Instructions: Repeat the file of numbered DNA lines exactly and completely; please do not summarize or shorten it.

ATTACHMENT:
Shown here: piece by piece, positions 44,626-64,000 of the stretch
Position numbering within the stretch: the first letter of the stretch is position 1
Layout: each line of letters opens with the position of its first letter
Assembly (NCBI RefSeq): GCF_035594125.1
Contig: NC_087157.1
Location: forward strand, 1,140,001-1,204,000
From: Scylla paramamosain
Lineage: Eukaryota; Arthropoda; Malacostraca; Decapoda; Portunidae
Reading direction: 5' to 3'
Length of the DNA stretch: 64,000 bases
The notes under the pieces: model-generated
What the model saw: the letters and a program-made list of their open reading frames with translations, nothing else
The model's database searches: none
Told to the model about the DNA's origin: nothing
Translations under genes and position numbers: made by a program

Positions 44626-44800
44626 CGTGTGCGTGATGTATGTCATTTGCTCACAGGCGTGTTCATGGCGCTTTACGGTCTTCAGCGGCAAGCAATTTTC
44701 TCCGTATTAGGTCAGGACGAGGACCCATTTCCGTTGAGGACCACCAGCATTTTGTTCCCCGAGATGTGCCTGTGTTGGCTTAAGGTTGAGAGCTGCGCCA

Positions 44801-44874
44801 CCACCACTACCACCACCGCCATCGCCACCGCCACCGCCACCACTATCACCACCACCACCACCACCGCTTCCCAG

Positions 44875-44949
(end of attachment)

Shown here: piece by piece, positions 44,626-64,000 of the stretch
Position numbering within the stretch: the first letter of the stretch is position 1
Layout: each line of letters opens with the position of its first letter
Assembly (NCBI RefSeq): GCF_035594125.1
Contig: NC_087157.1
Location: forward strand, 1,140,001-1,204,000
From: Scylla paramamosain
Lineage: Eukaryota; Arthropoda; Malacostraca; Decapoda; Portunidae
Reading direction: 5' to 3'
Length of the DNA stretch: 64,000 bases
The notes under the pieces: model-generated
What the model saw: the letters and a program-made list of their open reading frames with translations, nothing else
The model's database searches: none
Told to the model about the DNA's origin: nothing
Translations under genes and position numbers: made by a program

Positions 44626-44800
44626 CGTGTGCGTGATGTATGTCATTTGCTCACAGGCGTGTTCATGGCGCTTTACGGTCTTCAGCGGCAAGCAATTTTC
44701 TCCGTATTAGGTCAGGACGAGGACCCATTTCCGTTGAGGACCACCAGCATTTTGTTCCCCGAGATGTGCCTGTGTTGGCTTAAGGTTGAGAGCTGCGCCA

Positions 44801-44874
44801 CCACCACTACCACCACCGCCATCGCCACCGCCACCGCCACCACTATCACCACCACCACCACCACCGCTTCCCAG

Positions 44875-44949